Sometimes I think I’m never going to read another big-name writer, especially one who works in suspense-thriller realm. I really thought that would be the case when I finished “The Scarecrow” a few months ago.
I told myself I would spend the next half-dozen books reading writers whose names I’d never heard before. (Turns out in some cases there’s a reason you’d never heard the names.)
So when “9 Dragons” came long, I found I couldn’t resist Connelly’s next challenge for Harry Bosch. After so many entertaining yarns, why would I ever swear off Michael Connelly? Maybe it was Harry Bosch I missed.
When I had finished “Scarecrow,” one word came to mind as I closed the book:
Connelly is a former reporter—and so am I (twenty years worth). Connelly’s newsroom tidbits are good and so is the idea of writing about a newsroom veteran on his way through the downsizing wringer. The “newspapers in decline” backdrop is nifty. It sets up a terrific timeframe for the book, that our hero has only two weeks—until his job expires—to report and write a story that will light the city on fire. The idea of “springing an innocent” during his final run has considerable appeal, of course, and Jack McEvoy has just the “case” he needs, a wrongly accused inner city kid.
But it’s not a “case” and that’s where I think Connelly has McEvoy approach things too much like a cop (hello, Harry Bosch) and not like a reporter. Not like a reporter at all. McEvoy’s methods, approach, mobility and style are much more cop-like than reporter-like, even given the loose license McEvoy is given since this is allegedly his “last story.”
“This is getting pretty far- fetched, isn’t it?” McEvoy asks when thinking about how many firewalls and computer systems the bad guy would have had to crash in order to wreak so much havoc within the L.A. Times network.
The answer is, “yes, pretty far-fetched.”
The plot feels baked with a random series of cookie cutters. The bad guy’s warped sense of humanity is sprung from the familiar inner volcano of psycho/sexual perversions. The bad guy saddles up next to McEvoy at a bar without McEvoy knowing it’s him. (Seen this before?) FBI agent Rachel Walling loses her badge and then regains it, drum roll please, just in the nick of time. (I’ve never seen bureaucracy move so fast.) The bad guy is a mentor for other up-and-coming psychos and his students have to “prove” their worth to the master. The ticking clock near the end—the most thought and action ever recorded in a 45-seconds span—is straight pulp.
Two lines in particular made me think Connelly had a good idea for this book and then mailed it in.
Number one from McEvoy: “The thought chilled me to the center of my soul.”
Number two: “I was part of the story again—I had killed one of the people the story was about.”
Some writers would have ripped those up, started up. I had concerns for franchise writers everwhere, even the good ones.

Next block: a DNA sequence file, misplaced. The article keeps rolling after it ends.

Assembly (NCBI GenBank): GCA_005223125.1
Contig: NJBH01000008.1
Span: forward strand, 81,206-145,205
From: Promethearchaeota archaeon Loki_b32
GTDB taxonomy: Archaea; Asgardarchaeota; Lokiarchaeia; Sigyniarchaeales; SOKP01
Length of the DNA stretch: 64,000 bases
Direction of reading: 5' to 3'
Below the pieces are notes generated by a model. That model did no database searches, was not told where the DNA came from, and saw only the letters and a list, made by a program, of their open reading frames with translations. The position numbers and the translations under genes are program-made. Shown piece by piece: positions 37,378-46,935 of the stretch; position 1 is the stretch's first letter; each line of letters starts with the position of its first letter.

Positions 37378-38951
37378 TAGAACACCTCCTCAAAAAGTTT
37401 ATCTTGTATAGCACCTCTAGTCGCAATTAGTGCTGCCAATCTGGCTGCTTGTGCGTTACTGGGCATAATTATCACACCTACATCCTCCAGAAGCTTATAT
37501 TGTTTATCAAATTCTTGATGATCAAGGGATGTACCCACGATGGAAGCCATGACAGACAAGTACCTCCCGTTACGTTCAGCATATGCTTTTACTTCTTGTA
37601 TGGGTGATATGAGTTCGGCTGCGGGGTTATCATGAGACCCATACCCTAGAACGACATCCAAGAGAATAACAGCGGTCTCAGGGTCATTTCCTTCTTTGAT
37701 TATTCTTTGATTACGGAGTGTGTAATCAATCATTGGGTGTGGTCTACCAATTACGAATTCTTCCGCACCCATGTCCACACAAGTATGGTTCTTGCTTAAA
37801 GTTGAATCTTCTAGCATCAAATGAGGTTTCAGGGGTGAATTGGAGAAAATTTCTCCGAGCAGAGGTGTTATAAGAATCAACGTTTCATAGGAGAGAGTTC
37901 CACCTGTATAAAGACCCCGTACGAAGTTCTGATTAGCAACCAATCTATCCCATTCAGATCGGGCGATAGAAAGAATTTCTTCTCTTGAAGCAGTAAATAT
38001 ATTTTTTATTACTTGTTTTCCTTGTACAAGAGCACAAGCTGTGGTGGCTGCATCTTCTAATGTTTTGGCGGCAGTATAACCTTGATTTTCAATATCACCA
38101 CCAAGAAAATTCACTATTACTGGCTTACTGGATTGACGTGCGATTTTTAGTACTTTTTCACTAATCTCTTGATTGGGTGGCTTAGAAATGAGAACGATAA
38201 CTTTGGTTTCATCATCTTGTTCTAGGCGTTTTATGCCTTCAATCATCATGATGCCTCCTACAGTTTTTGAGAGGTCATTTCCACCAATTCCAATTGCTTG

And then I read “9 Dragons.”
Still Harry Bosch?
All the way. “9 Dragons” is a book of reactions. There are no long scenes where Bosch is thoughtfully reviewing a case file and uncovering what others missed. There is no granular deconstruction of a case, but it is still smart, deductive Harry Bosch, just flashing a bit more James Bond this time around. Even with heaps of action and some heart-pounding hunts, the plot is intricate and does some nifty dips and turns at the end.
“9 Dragons” follows a deadly series of steps stemming from the murder of a liquor store owner in L.A., near where Bosch had done some work during the big Los Angeles riots. The murder quickly propels Bosch into warp speed when his daughter’s life is threatened half way around the world, in Hong Kong. The situation gives Bosch plenty of ripe opportunities to question every relationship in his life—partners, other detectives, ex-wife and daughter too. In “9 Dragons,” it’s Bosch’s agenda.
“Bosch was most at home in a case when he was pushing the action himself, setting the track for others to follow. He wasn’t a sideman. He had to drive the beat.”
The steps to find the precise building in Hong Kong where his daughter is being held are clever. It’s much too early in the proceedings, of course, to actually find his daughter, however, and Bosch’s blood boils harder. The relentless pursuit from that point forward is cinematic and hard-charging. Completely original? Perhaps not. Well-done? Your fingernails will attest to the suspense.
“9 Dragons” is Harry Bosch out of his clinical, analytical element. He is “in some sort of medieval painting.” The normal assumptions aren’t as dependable. Living out on the edge of his senses and at the bitter tips of his anger, Bosch makes some serious mistakes.
“9 Dragons” is quite a ride.
Franchise writers? I’ll try to be more selective in the future.